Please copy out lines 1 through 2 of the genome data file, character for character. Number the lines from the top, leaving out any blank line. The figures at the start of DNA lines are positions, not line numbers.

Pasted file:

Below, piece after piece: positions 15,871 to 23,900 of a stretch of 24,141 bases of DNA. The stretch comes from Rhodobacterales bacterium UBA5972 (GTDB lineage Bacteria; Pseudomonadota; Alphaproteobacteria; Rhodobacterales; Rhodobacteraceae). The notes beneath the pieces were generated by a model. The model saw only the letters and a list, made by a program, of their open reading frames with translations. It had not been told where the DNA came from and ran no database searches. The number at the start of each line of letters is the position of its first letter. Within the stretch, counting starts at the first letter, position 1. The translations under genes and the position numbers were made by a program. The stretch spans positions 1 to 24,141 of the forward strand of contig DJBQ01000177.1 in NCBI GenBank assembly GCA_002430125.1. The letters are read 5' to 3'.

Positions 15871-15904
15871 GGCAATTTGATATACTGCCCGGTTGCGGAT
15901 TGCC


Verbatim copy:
Below, piece after piece: positions 15,871 to 23,900 of a stretch of 24,141 bases of DNA. The stretch comes from Rhodobacterales bacterium UBA5972 (GTDB lineage Bacteria; Pseudomonadota; Alphaproteobacteria; Rhodobacterales; Rhodobacteraceae). The notes beneath the pieces were generated by a model. The model saw only the letters and a list, made by a program, of their open reading frames with translations. It had not been told where the DNA came from and ran no database searches. The number at the start of each line of letters is the position of its first letter. Within the stretch, counting starts at the first letter, position 1. The translations under genes and the position numbers were made by a program. The stretch spans positions 1 to 24,141 of the forward strand of contig DJBQ01000177.1 in NCBI GenBank assembly GCA_002430125.1. The letters are read 5' to 3'.

Positions 15871-15904